Looking to get American Netflix shows in the UK? It's about to get a lot harder.
Netflix wants to make its content global. But until that happens, they're going to stop you cheating your way to similar results. David Fullagar, their 'Vice President of Content Delivery Architecture', stated in a blog post on the company's site that they were "making progress in licensing content across the world".
However, while the old laws of licencing by geography are in place, they're going to work hard at blocking any attempt to access international content with proxy addresses, virtual private networks (VPNs) or "unblockers".
New technologies that allow streaming services to detect if a user is masking or 'bouncing' their location are now making it easier for Netflix to uphold their commitments to geographic licencing laws. One nation set to feel the pinch of the new clamp down is Australia - a nation in which Netflix recently launched but with a small offering of 2,092 items (compared to 5,760 in the US and 2,991 in the UK) and has since turned to VPNs to help counter the lack of content.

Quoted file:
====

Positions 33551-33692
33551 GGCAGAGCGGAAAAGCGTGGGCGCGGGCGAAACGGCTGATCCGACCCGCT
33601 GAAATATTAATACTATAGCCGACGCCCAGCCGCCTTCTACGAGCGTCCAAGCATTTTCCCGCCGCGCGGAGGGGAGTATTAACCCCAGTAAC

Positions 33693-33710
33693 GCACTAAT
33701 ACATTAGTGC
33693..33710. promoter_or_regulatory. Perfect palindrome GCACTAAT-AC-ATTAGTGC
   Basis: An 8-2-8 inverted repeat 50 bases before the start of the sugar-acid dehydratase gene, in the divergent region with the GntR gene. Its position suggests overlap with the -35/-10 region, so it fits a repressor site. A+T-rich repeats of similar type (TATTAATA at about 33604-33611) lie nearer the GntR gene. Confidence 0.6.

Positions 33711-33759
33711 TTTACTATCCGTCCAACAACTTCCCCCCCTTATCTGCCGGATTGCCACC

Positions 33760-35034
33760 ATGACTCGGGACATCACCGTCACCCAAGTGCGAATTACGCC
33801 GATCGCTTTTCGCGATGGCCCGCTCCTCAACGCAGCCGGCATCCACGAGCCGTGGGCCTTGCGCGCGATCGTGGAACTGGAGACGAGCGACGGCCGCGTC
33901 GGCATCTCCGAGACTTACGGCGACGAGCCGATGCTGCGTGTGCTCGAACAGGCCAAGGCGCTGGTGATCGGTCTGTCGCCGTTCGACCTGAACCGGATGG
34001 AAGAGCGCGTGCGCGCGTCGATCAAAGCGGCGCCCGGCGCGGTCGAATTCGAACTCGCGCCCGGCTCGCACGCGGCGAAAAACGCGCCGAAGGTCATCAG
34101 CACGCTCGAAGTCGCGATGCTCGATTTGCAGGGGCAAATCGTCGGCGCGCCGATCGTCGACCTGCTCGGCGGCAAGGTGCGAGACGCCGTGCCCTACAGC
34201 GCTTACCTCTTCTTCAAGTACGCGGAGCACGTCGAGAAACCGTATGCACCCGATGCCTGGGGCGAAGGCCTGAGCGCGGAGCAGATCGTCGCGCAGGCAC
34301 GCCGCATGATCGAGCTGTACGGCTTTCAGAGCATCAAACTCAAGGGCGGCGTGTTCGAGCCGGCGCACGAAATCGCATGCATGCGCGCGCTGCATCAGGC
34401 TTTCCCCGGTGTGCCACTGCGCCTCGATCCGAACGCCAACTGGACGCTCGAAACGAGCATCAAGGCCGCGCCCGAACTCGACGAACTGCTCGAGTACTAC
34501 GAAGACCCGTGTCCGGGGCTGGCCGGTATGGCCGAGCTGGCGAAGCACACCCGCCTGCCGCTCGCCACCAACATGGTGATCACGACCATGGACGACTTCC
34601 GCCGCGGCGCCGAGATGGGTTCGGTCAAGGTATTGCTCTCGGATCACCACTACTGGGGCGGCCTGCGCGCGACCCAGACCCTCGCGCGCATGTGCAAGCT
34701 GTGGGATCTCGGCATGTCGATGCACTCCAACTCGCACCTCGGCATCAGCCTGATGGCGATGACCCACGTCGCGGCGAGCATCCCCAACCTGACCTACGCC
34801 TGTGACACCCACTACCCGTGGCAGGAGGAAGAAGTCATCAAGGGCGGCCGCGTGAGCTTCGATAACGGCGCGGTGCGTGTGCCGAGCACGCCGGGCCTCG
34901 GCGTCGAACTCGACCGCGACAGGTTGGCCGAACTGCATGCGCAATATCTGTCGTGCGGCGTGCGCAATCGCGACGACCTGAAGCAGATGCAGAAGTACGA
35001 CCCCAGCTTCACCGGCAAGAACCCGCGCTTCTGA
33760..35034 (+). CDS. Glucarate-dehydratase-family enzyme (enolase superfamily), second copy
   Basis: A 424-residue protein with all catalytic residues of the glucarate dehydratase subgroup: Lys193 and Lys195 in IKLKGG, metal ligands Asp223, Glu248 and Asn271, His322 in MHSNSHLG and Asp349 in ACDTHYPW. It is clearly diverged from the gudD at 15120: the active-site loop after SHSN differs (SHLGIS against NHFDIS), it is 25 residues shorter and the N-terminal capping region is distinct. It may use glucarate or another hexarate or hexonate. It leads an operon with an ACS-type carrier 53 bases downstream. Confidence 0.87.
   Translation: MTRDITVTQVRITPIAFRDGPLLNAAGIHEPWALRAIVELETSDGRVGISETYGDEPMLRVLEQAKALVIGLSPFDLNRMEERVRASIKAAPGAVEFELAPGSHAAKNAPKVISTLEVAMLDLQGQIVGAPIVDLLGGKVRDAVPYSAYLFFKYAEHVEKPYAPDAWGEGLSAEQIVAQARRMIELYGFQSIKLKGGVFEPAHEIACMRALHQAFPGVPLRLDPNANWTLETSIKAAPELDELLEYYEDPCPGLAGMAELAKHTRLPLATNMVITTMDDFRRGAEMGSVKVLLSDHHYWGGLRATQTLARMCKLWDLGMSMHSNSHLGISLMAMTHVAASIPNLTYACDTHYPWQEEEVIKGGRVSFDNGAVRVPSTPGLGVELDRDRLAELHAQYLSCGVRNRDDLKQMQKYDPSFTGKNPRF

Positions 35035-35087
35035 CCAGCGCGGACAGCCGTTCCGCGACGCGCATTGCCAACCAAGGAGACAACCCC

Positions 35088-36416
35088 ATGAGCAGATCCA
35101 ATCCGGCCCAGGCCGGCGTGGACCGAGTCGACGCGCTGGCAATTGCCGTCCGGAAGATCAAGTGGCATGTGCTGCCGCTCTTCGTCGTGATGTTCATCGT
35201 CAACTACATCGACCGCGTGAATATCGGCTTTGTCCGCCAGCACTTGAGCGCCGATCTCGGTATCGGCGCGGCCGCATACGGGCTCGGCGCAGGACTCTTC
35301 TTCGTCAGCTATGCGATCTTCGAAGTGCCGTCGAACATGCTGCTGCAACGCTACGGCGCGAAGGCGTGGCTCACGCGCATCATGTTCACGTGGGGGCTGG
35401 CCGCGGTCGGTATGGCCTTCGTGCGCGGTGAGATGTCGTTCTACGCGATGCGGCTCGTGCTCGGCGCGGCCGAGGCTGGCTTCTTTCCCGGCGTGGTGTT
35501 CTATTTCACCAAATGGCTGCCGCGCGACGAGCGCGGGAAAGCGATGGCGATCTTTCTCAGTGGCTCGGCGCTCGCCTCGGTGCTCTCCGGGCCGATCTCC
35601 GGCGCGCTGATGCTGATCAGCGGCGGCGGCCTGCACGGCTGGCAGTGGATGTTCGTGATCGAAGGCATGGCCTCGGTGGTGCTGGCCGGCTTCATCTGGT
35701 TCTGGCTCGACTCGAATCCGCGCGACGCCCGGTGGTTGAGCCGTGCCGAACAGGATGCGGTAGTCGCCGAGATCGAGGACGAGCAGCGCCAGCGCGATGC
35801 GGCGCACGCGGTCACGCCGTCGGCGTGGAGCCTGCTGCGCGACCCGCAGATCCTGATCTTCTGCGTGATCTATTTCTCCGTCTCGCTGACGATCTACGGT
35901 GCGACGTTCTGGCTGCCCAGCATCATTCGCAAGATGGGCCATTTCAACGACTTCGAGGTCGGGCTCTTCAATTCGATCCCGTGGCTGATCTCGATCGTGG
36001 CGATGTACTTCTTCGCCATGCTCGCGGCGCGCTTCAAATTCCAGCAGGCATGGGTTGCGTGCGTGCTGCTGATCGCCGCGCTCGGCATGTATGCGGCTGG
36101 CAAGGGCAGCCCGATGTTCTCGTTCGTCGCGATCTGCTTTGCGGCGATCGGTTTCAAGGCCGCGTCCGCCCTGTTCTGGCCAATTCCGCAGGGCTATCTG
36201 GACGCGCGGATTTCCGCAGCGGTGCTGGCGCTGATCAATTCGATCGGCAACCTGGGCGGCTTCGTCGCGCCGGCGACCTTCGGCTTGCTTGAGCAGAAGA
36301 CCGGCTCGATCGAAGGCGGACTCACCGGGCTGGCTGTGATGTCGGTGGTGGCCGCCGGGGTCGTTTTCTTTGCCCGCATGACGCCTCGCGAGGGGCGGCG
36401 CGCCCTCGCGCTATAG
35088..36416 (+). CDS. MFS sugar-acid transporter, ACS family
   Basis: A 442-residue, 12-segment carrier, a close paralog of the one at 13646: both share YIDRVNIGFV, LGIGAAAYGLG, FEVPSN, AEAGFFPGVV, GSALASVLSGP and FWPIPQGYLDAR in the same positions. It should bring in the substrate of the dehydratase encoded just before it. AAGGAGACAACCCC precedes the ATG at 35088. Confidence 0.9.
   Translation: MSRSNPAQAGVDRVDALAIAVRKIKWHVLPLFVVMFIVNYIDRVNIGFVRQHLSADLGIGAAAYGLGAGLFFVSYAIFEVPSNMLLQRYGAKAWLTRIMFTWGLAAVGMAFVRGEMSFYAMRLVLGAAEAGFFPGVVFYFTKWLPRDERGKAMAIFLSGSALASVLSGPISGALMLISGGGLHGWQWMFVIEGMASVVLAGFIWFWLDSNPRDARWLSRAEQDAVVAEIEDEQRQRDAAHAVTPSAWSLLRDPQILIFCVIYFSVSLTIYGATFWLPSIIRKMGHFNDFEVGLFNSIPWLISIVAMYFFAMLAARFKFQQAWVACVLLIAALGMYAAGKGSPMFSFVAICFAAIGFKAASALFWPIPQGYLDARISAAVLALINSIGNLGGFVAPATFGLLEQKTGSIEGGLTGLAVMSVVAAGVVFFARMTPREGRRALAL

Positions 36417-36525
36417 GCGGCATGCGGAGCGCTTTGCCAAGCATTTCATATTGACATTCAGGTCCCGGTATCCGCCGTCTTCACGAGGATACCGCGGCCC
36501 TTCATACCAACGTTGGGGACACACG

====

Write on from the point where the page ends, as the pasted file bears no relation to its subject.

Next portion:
According to a survey from the Global Web Index, other nations likely to feel the squeeze of Netflix's new clampdown include Indonesia (in which 20 per cent of internet users use VPNs), India, Vietnam and Thailand (in which 17 per cent use VPNs).
"We look forward to offering all of our content everywhere and to consumers being able to enjoy all of Netflix without using a proxy. That’s the goal we will keep pushing towards," writes Fullagar.
Do you use a VPN to access international Netflix content? Would you still subscribe if you could only access local content? Let us know.